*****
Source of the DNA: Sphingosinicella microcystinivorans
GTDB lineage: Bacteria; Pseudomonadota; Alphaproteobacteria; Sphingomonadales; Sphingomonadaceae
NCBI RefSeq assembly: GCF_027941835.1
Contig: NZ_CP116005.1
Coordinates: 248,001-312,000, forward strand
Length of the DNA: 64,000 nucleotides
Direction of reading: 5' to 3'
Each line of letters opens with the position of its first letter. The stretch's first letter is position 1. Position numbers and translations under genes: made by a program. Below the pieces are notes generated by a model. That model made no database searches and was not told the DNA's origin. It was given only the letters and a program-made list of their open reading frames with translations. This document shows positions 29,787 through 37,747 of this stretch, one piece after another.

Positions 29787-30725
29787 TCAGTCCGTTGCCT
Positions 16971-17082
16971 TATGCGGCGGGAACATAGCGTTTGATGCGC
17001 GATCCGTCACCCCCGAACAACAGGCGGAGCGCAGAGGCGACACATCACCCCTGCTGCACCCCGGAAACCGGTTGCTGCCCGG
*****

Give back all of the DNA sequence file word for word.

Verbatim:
Source of the DNA: Sphingosinicella microcystinivorans
GTDB lineage: Bacteria; Pseudomonadota; Alphaproteobacteria; Sphingomonadales; Sphingomonadaceae
NCBI RefSeq assembly: GCF_027941835.1
Contig: NZ_CP116005.1
Coordinates: 248,001-312,000, forward strand
Length of the DNA: 64,000 nucleotides
Direction of reading: 5' to 3'
Each line of letters opens with the position of its first letter. The stretch's first letter is position 1. Position numbers and translations under genes: made by a program. Below the pieces are notes generated by a model. That model made no database searches and was not told the DNA's origin. It was given only the letters and a program-made list of their open reading frames with translations. This document shows positions 29,787 through 37,747 of this stretch, one piece after another.

Positions 29787-30725
29787 TCAGTCCGTTGCCT
Positions 16971-17082
16971 TATGCGGCGGGAACATAGCGTTTGATGCGC
17001 GATCCGTCACCCCCGAACAACAGGCGGAGCGCAGAGGCGACACATCACCCCTGCTGCACCCCGGAAACCGGTTGCTGCCCGG